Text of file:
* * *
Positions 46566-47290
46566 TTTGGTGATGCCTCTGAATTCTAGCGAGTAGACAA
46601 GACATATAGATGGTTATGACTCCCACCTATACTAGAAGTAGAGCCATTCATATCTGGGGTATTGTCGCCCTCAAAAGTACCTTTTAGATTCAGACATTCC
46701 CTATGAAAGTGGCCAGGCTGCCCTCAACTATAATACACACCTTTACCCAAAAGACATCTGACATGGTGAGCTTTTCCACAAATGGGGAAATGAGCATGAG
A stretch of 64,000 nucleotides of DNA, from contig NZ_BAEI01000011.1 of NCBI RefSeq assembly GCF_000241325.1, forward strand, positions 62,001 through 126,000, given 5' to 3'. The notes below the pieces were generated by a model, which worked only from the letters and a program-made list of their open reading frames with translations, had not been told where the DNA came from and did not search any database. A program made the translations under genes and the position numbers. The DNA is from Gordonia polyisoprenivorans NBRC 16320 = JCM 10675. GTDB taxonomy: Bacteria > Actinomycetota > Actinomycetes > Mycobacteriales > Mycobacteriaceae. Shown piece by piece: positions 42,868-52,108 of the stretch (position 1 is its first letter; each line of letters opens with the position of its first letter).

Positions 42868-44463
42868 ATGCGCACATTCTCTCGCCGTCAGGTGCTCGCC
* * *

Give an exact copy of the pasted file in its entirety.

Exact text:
Positions 46566-47290
46566 TTTGGTGATGCCTCTGAATTCTAGCGAGTAGACAA
46601 GACATATAGATGGTTATGACTCCCACCTATACTAGAAGTAGAGCCATTCATATCTGGGGTATTGTCGCCCTCAAAAGTACCTTTTAGATTCAGACATTCC
46701 CTATGAAAGTGGCCAGGCTGCCCTCAACTATAATACACACCTTTACCCAAAAGACATCTGACATGGTGAGCTTTTCCACAAATGGGGAAATGAGCATGAG
A stretch of 64,000 nucleotides of DNA, from contig NZ_BAEI01000011.1 of NCBI RefSeq assembly GCF_000241325.1, forward strand, positions 62,001 through 126,000, given 5' to 3'. The notes below the pieces were generated by a model, which worked only from the letters and a program-made list of their open reading frames with translations, had not been told where the DNA came from and did not search any database. A program made the translations under genes and the position numbers. The DNA is from Gordonia polyisoprenivorans NBRC 16320 = JCM 10675. GTDB taxonomy: Bacteria > Actinomycetota > Actinomycetes > Mycobacteriales > Mycobacteriaceae. Shown piece by piece: positions 42,868-52,108 of the stretch (position 1 is its first letter; each line of letters opens with the position of its first letter).

Positions 42868-44463
42868 ATGCGCACATTCTCTCGCCGTCAGGTGCTCGCC